Could replacing myelin in diseases like MS be as simple as stimulating individual axons?

New research from Monash University has found that stimulating nerve cells in the brain can result in the active development of myelin, the protective sheath that makes neurones work faster and which becomes depleted in diseases like multiple sclerosis (MS).

The study, published in Nature Communications, has for the first time revealed that triggering individual nerve cells in the brains of mice can lead to the myelination of their previously “naked” axons and that, importantly, the myelin surrounding these axons becomes thicker, meaning that the axons can transmit messages much faster and more efficiently.

According to lead researcher, Dr Tobias Merson from the Australian Regenerative Medicine Institute (ARMI) at Monash University, the results may explain why training for a particular skill such as juggling or practicing a musical instrument has been shown, in previous studies, to alter white matter circuits in the brain, as revealed by MRI. “Our study showed that stimulating individual nerve cells in the brain, as we did in our animal models, leads to the laying down of newly generated myelin around these nerve cells,” he said.

“By stimulating individual axons, we have been able to actively increase the level of myelination, which we know is directly related to improved motor task performance.”

The researchers, who are also from the Universities of Melbourne and Queensland and the Oregon Health and Science University in the United States, wanted to determine how myelination is controlled at the individual neuronal level in the mammalian brain. Using a gene that has no action in the mouse brain unless triggered by a particular drug, the researchers could stimulate individual axons and then determine what happened. They found that the stimulation of axons triggered the brain to produce new cells that would preferentially lay down myelin on the activated axons.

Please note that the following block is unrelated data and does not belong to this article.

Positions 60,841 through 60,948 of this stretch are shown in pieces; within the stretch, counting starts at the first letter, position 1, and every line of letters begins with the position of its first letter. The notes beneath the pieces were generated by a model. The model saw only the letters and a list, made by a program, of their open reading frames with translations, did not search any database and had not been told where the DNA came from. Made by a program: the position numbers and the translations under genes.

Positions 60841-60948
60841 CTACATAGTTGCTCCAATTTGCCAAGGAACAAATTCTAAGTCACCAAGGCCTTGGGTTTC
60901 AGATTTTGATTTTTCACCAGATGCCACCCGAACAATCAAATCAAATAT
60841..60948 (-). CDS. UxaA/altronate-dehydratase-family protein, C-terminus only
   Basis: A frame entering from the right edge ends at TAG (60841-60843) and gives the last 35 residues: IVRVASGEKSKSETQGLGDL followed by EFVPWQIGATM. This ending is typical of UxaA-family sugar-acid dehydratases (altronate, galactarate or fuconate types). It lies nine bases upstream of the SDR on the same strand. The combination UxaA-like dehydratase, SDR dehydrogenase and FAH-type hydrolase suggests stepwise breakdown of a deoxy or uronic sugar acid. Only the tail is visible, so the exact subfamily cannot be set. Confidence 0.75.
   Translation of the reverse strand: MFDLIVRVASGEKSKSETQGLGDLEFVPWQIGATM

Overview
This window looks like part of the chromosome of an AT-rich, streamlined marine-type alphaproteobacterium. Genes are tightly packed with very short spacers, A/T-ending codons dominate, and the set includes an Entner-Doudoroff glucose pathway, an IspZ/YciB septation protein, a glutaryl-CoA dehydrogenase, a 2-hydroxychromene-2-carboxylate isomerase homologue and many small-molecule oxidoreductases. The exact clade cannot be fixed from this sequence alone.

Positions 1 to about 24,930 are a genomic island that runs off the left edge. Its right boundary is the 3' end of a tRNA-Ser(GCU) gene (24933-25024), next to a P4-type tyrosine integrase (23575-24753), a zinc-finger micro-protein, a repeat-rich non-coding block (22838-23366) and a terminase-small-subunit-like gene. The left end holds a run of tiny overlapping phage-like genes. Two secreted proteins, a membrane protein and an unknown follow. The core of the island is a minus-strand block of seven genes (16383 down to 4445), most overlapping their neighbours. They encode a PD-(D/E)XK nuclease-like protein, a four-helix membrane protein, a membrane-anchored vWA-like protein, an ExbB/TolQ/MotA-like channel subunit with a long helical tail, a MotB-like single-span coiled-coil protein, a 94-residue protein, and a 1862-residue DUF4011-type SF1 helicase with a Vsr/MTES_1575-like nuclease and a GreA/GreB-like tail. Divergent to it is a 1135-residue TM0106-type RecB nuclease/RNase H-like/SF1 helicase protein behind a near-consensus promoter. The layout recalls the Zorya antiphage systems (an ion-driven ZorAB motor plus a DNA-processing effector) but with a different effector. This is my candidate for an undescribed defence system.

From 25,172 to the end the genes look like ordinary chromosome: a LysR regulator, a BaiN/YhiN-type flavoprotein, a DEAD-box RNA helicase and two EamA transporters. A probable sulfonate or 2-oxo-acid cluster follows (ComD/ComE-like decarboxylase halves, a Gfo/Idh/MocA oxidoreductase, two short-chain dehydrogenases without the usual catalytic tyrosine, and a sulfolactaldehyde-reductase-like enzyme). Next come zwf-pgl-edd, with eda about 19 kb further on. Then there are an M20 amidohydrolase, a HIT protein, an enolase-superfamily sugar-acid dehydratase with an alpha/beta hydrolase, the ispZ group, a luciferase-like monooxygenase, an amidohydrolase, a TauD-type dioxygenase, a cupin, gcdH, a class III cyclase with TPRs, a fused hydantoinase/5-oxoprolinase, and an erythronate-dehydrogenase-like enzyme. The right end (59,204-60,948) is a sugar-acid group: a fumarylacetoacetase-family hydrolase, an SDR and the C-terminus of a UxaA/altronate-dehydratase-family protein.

The study could mean that the activation of axons – either by something as benign as doing brain exercises or through an external stimulation such as via transcranial direct current stimulation (tDCS) – may lead to the remyelination of nerve cells in patients with diseases such as MS, Dr Merson said.

The research group is currently studying both these triggers – brain exercises and neuronal stimulation – to see whether they can lead to remyelination of nerve cells.

Dr Matthew Miles CEO, MS Research Australia said his organization is proud to be supporting the incredibly important work of Dr Merson. “There is a real need for more research into MS as we are getting so much closer to stopping and reversing the disease's effect, and Australian researchers like Dr Merson are at the forefront of research breakthroughs. With the increasing pressures on medical research funding in Australia, it is crucial that we are able to support our best and brightest to keep up the momentum in MS research.”